But Lane only has praise for Portman's acting triumph. "I think she is a really beautiful actress," the ballerina said. "I loved working with her. And she was really focused on her character every day. I definitely think she deserves, all the credit that she got with the Oscar."
Lane acknowledged that she'd signed a contract that would not guarantee her on-screen credits.
"I didn't really specify anything in my contract about getting onscreen credit or anything," said Lane. "I didn't do the movie to get fame or recognition or anything."
Lane said her feelings about being credited changed late last year after Portman received an Oscar nomination for best actress and the movie's backers began an aggressive campaign on the actress's behalf.
"There's so much emotionally that goes into motivating yourself and being able to physically push yourself to reach a certain level, that you have to reach to be a professional ballerina with one of the biggest ballet companies in the world and to sustain that standard over a whole career," Lane said. "It really hurts for someone to say that, they got a personal trainer and they became what I spent blood, sweat and tears doing every day, all my life, in just a year and a half."
"A lot of the campaign was focused on the physical preparation, the transformation," Cagle said. "The Academy loves it when an actor does something besides act in a movie. There was in a lot of the marketing materials for "Black Swan," certainly the implication that Natalie became a great world class ballet dancer."
Lane acknowledged that while Portman trained hard for the film, her dancing technique was nowhere near as good as hers.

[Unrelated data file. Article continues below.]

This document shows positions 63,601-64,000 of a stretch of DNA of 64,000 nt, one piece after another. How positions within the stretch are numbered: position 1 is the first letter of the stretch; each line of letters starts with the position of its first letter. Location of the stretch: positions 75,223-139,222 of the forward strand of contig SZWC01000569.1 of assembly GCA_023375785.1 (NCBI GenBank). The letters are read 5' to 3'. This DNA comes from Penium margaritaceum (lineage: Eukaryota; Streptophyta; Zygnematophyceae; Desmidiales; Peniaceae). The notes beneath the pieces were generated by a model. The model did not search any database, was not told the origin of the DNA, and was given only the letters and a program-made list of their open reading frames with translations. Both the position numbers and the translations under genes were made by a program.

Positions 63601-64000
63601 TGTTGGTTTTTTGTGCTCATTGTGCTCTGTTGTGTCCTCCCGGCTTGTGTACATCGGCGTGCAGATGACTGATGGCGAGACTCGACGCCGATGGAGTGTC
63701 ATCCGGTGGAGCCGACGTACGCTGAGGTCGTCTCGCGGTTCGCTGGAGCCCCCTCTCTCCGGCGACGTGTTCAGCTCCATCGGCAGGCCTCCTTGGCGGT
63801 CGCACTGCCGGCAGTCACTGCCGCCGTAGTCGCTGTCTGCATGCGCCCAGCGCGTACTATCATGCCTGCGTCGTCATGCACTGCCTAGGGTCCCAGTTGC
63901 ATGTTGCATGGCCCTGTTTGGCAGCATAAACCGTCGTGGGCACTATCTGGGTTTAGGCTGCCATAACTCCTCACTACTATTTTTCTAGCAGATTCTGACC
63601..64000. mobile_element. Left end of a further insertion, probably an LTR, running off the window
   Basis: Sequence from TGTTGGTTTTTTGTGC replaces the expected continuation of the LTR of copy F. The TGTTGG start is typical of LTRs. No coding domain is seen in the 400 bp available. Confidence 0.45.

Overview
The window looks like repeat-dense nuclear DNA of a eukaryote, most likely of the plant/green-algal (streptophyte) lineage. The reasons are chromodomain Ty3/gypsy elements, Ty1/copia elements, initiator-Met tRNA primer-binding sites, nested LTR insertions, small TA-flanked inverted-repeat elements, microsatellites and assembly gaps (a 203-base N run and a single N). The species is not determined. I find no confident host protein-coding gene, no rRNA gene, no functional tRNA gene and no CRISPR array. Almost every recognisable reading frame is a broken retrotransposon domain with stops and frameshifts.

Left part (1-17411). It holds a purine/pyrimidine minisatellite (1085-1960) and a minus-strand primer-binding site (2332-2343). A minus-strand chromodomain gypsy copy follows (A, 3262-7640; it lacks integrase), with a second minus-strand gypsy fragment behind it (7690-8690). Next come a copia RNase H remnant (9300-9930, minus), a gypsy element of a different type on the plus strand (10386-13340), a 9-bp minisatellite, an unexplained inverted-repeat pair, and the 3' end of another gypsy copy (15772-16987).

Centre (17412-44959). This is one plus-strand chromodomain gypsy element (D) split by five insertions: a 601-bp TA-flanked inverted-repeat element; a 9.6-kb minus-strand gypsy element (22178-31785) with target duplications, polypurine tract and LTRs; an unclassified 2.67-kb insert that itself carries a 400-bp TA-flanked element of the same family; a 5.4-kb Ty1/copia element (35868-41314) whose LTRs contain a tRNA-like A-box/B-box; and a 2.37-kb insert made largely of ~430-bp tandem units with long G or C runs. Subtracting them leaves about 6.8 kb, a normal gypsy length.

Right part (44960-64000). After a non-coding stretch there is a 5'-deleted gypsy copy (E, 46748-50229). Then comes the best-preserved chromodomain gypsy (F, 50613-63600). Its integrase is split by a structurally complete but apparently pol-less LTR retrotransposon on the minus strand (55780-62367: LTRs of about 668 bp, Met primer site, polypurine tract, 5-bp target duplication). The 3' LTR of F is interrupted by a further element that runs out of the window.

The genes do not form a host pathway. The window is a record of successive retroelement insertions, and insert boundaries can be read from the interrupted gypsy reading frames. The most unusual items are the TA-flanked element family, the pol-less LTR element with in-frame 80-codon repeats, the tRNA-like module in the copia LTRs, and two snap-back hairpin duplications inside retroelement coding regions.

"I've been doing this for 22 years, and to say that someone trained for a year and a half and did what I did is degrading not only to me but to the entire ballet world," Lane said.
Wendy Perron, editor-in-chief of Dance Magazine, a choreographer and a dancer, said she knew of Lane's role in "Black Swan" and wondered why a soloist ballerina whose technical skills were vital to the complicated dance sequences was being cast out of the limelight.
"She's an artist," Perron said. "It's not just that it was difficult. It's that she brought an artistry to it, and Natalie Portman is a dramatic artist, a film artist. But Sarah Lane is a dance artist, and she helped make the movie what it was. ... It bothered me. I think she should get credit for it."
Perron wrote her opinion in a blog that was soon picked up in the national media, and "Black Swan" filmmakers moved swiftly to defend their star.
Portman has continued to decline to comment on the controversy, and told E! News last week, "I had a chance to make something beautiful with this film, and I don't want to give in to the gossip."
For Lane, the silver lining in this controversy may just be that ballet is taking center stage in a national discussion. An unanticipated opportunity to share the commitment and dedication of all ballet dancers.
"I have so much respect for this art form and the people who are able to do it so beautifully and I want to stand up for that," she said. "I want people to know how hard we work as professional dancers. What is not necessarily, really portrayed in the movie, is the beauty that ballet can create. How it can reach across oceans, and how it can bond countries who are completely at war."
Watch the exclusive interview on "20/20" TONIGHT at 10 p.m. ET